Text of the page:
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Okada-Asahi-20050320020002

To: Jule L. Sigall


Associate Register for Policy & International Affairs

Date: 03/20/2005
From: Asahi Okada

Comment:
I have loved geometry ever since I took my first geometry class in high school. In
particular, I've been fascinated with the Pythagorean Theorem, which states that
given a triangle, the sum of the squares of the length of the two shorter sides is
equal to the square of the length of the longest side. It's commonly written a^2 +
b^2 = c^2, which most people know. What most people do not know is that there are
over 300 proofs of this simple theorem, and that mathematics professor Elisha Scott
Loomis compiled an amazing book of all known proofs earlier in the last century. I'm
lucky enough to own a copy of his work, which is titled "The Pythagorean
Proposition." The book is really amazing, with each proof succinctly explained and
accompanied by a meticulously hand-drawn diagram. It is very comprehensive, listing
all proofs from the most obscure to a geometric proof devised by former U.S.
president James Garfield.

Ever since I've gotten my hands on the book 5 years or so ago, I've wanted to
digitize it so that it would be available online for all interested in it.
Initially, I'd like to simply scan it and upload it to my website so that it will be
available online, but I would eventually like to recreate it in a digital format and
update it with all the new proofs discovered in the following 50 years or so since
the author passed away. My reasons are numerous: the book is, again, amazing, with
each proof's origins documented, and captures well the evolution in the
understanding of this theorem. There are a few new proofs discovered recently as
well, and I wish to carry on Dr. Loomis' work. It pains me to see this book and the
knowledge within become harder to access as copies are rare: I got my copy off eBay
in a bidding war, and I haven't seen a copy available there since. In just a
century, computers have made it possible to digitize this and preserve it for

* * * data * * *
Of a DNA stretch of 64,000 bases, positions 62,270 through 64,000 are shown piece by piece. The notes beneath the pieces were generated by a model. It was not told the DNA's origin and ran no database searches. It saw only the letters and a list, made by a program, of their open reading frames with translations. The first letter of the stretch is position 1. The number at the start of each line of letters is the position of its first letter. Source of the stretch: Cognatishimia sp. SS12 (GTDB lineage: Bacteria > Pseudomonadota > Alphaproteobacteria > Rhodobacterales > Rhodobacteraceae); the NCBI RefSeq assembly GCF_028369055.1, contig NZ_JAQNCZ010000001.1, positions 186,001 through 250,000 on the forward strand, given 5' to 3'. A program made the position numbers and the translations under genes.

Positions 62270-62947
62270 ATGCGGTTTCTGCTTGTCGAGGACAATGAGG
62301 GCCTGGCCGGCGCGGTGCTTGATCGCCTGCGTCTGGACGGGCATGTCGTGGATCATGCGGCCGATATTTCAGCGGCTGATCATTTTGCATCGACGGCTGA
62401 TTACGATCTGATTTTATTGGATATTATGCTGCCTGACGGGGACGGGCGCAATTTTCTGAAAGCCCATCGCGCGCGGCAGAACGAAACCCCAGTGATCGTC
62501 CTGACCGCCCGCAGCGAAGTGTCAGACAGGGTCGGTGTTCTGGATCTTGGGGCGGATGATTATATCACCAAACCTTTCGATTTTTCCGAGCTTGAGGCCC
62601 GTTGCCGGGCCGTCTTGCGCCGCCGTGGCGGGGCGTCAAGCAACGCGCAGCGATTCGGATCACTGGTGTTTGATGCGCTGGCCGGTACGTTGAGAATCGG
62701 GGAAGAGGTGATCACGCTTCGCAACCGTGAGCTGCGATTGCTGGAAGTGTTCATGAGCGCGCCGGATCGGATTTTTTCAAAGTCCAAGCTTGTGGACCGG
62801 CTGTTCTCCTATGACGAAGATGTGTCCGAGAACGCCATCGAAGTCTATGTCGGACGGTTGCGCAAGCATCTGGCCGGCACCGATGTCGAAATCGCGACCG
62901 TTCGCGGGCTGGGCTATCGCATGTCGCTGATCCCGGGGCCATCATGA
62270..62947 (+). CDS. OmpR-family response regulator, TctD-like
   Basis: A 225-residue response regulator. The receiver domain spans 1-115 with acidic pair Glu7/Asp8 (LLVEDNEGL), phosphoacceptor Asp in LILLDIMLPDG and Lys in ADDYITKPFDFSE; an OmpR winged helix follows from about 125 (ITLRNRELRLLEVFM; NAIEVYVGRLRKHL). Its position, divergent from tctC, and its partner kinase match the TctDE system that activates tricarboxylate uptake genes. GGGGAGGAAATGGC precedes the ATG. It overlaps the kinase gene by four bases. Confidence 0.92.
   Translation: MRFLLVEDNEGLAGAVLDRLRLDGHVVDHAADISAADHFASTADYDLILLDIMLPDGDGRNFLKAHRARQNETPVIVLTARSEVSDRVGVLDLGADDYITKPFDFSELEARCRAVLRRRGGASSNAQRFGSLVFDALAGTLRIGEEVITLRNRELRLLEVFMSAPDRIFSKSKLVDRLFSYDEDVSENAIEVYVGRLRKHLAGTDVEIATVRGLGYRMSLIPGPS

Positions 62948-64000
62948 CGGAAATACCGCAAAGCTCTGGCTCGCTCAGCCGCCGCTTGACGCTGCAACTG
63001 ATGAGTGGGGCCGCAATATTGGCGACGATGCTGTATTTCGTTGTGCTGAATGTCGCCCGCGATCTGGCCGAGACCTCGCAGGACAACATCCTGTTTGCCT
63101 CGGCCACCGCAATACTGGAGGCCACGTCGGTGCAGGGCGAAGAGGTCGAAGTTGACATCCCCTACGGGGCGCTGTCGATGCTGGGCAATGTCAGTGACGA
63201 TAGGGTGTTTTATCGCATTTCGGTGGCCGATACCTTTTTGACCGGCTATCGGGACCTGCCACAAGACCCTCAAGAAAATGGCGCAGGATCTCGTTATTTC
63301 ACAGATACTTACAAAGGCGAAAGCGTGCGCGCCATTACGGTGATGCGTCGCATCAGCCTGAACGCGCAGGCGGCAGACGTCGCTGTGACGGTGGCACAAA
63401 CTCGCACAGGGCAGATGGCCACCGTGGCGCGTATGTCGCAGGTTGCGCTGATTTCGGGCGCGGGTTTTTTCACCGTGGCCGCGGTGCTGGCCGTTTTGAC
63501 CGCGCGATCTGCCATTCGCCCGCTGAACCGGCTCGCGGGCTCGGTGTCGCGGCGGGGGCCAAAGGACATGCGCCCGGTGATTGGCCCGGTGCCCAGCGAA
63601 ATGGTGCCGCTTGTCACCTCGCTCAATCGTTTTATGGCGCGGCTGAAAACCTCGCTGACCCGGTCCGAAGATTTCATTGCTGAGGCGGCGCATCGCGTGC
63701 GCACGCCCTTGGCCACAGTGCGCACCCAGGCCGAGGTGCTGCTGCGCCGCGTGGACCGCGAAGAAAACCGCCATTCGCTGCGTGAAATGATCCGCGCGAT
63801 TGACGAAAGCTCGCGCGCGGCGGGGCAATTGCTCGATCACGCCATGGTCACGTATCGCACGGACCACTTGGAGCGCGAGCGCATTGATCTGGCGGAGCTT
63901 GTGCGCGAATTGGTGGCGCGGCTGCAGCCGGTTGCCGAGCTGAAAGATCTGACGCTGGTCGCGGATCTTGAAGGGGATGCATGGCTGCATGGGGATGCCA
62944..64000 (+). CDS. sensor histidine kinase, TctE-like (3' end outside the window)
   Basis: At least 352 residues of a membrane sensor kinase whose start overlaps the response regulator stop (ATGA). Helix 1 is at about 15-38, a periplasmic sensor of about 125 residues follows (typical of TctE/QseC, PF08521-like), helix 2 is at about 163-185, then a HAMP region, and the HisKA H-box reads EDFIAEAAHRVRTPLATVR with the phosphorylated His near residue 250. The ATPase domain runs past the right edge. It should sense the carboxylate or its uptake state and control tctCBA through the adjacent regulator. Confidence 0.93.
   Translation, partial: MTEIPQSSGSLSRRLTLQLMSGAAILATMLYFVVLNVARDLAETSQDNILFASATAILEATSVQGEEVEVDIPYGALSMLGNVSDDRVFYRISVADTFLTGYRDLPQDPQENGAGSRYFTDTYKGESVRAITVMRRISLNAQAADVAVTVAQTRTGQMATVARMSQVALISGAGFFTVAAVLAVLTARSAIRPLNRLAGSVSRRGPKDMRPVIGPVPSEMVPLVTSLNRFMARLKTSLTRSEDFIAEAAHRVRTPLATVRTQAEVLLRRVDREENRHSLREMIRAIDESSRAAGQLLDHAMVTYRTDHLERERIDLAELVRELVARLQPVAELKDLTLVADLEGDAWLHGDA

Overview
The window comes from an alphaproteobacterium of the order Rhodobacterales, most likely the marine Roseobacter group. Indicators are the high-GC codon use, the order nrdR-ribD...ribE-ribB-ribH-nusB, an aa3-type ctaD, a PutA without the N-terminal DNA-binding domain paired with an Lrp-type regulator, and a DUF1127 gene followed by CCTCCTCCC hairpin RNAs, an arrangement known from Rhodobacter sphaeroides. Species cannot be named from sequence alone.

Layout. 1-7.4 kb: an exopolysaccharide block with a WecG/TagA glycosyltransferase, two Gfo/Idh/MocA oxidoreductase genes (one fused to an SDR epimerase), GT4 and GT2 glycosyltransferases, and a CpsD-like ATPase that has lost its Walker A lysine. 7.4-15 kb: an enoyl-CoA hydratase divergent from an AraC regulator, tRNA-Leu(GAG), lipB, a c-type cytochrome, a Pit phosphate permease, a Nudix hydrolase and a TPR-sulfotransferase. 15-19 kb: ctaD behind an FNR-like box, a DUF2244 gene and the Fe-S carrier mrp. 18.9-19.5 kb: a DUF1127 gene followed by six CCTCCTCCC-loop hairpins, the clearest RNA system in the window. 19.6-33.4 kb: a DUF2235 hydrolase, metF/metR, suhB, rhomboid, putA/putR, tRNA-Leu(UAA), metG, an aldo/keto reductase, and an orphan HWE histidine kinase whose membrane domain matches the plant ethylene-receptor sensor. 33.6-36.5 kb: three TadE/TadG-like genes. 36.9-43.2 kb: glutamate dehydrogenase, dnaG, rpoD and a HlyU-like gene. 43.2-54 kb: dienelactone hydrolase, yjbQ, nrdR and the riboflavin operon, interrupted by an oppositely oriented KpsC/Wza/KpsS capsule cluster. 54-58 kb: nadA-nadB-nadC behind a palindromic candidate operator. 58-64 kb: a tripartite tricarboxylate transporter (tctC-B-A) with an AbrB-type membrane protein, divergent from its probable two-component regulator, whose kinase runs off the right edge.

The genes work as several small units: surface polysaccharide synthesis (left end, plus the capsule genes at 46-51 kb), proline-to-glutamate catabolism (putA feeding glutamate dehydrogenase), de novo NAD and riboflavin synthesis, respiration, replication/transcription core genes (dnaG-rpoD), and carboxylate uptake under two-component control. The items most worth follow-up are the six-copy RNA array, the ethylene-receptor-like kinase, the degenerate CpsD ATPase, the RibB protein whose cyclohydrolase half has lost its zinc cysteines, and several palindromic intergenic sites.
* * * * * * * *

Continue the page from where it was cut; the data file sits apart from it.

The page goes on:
perpetuity. Since making it available online is not permissible by copyright despite
the fact that the technological means to do so exist, I hope that the copyright
system can be updated to allow people like me to make this books like this available
online. As with most other orphan works, this book arguably only serves a small
niche of math enthusiasts and is likely to be of negligible economic value at this
point, if anyone alive even owns the copyright. What is most frustrating to me is
that this book, which is a product of one mathematician's love for the theorem,
should be available to others who also appreciate the theorem: each hand drawn
diagram makes me think how the tedium was bearable only since it was a labor of
love, done with the understanding that such a work would be of value to the
mathematics community. Such a work should be available to those who wish to study
and learn from it.

In my initial efforts, I've theoretically figured out how to overcome the


technological barrier of storing the text and graphics in an easily manageable,
extensible digital format. Copyright issues, however, are not so easily dealt with.
I initially contacted the National Council of Teachers of Mathematics (NCTM), which
republished the second edition in 1968 (the second edition was originally published
in 1940), but understandably they did not have records from that long ago. I only
know that Elisha Scott Loomis' son, Elatus G. Loomis, renewed the copyright
(according to http://www.scils.rutgers.edu/~lesk/copyrenew.html). I don't really
have the financial recourses to attempt to track down his descendants, as Loomis is
a common name and I can't afford to pay for many genealogy records in a blanket
attempt to start my search somewhere (I am a sophomore university student with
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Okada-Asahi-20050320020002
plenty debt already in the form of student loans; I'm majoring in environmental
engineering). I am aware that math can't be copyrighted, but Dr. Loomis' research
into the origins of the proofs and his particularly efficient way for
explaining/describing each proof in a minimum of works/equations is excellent, and
it is my understanding that these particular expressions would be covered by
copyright.
Thank you for reconsidering the issue of orphan works, and I hope any decision made
will be in favor of allowing books such as this to be available to all those who
wish for it.

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